Screening Communities: Negotiating Narratives of Empire, Nation, and the Cold War in Hong Kong Cinema by Jing Jing Chang


A Book Review by Tony Williams
Film International
Friday, May 24th, 2019

Hong Kong cinema studies has received detailed coverage over the decades in works written about specific periods and studios such as Shaw Bros and Cathay in addition to focus on various directors and stars. Since the beginning of the Hong Kong Film Festival (1976- ), accompanying catalogues provided information on topics such as Cantonese Opera, Melodrama, Mandarin language productions in addition to studies of the martial arts and swordsman films and the work of luminaries such as King Hu and Eileen Chang. Yet, one of the most sparsely covered periods so far in terms of books has been the immediate post-war era that saw the heyday of a particular form of Cantonese cinema, before its virtual eclipse by Mandarin productions until the re-emergence of revived Cantonese films in new forms (leading to Hong Kong’s own version of a “New Wave” before the handover year of 1997).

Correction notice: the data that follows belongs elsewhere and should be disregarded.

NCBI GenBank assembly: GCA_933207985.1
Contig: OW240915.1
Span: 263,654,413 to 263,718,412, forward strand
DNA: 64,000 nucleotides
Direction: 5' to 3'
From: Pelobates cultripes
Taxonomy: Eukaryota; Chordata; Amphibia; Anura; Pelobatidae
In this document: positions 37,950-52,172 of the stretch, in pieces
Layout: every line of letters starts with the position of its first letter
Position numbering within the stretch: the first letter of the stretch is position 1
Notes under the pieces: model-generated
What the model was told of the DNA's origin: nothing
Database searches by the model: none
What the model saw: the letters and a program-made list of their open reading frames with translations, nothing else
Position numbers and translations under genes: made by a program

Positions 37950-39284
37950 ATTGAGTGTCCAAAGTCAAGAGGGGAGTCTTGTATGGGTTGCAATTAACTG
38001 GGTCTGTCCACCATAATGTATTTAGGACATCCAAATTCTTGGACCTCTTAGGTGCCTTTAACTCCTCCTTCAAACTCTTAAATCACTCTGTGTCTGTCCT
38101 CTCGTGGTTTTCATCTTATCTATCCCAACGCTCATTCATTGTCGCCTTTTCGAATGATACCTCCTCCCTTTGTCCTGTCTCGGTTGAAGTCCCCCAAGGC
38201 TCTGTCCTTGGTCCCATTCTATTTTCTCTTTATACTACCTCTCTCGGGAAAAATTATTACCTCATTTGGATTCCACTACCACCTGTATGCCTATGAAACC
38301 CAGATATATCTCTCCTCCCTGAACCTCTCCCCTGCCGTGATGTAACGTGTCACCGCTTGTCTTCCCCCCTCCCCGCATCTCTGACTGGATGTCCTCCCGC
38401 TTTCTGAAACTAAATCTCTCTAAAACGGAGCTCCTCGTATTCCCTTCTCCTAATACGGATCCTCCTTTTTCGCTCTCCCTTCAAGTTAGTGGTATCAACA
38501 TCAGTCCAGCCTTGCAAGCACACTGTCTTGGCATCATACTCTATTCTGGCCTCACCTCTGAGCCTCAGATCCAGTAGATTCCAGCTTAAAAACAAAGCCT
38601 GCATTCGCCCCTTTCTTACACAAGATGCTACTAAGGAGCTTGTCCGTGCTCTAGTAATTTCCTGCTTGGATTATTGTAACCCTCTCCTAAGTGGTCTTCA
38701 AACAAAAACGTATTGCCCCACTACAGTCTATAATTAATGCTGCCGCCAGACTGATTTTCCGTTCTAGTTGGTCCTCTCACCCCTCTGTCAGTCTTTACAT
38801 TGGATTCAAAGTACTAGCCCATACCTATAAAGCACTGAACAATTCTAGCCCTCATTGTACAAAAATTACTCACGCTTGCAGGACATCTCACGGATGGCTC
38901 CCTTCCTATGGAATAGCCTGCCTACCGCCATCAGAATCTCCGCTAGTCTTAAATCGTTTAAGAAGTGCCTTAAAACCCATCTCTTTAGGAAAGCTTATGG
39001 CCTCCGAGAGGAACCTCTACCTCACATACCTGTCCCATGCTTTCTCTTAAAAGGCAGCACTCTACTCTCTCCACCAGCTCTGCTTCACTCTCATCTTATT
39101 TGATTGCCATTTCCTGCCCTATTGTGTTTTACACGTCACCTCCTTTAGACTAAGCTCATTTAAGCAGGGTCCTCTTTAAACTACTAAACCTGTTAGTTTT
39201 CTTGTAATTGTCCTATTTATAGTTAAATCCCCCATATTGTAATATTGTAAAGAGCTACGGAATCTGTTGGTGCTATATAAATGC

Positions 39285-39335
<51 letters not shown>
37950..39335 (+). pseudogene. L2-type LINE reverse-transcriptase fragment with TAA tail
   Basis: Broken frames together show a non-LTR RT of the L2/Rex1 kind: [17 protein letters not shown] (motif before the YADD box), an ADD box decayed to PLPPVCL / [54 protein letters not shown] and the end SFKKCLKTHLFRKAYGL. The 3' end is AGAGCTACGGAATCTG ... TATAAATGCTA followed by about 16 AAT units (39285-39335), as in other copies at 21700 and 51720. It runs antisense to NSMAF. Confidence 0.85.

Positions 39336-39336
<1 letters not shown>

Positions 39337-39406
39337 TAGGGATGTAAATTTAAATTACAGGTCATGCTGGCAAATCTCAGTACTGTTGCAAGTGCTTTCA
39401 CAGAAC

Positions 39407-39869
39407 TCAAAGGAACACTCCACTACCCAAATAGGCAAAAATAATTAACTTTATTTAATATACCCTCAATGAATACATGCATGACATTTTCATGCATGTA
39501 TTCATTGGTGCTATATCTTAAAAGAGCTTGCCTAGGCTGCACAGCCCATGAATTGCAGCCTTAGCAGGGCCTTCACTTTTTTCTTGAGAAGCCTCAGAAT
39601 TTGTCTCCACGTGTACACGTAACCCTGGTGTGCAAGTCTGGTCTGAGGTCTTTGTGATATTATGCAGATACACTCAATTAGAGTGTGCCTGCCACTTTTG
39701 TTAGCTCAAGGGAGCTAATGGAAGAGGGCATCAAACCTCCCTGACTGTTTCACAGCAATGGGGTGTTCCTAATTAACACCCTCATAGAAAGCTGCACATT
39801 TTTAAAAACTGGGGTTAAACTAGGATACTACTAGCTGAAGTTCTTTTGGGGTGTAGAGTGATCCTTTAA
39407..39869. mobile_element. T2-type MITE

Jing Jing Chang’s study Screening Communities provides a well-documented and illuminating survey of a relatively little-known era for scholars who live outside Hong Kong and lack access to archives. . . .

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Image: In the Face of Demolition (1953)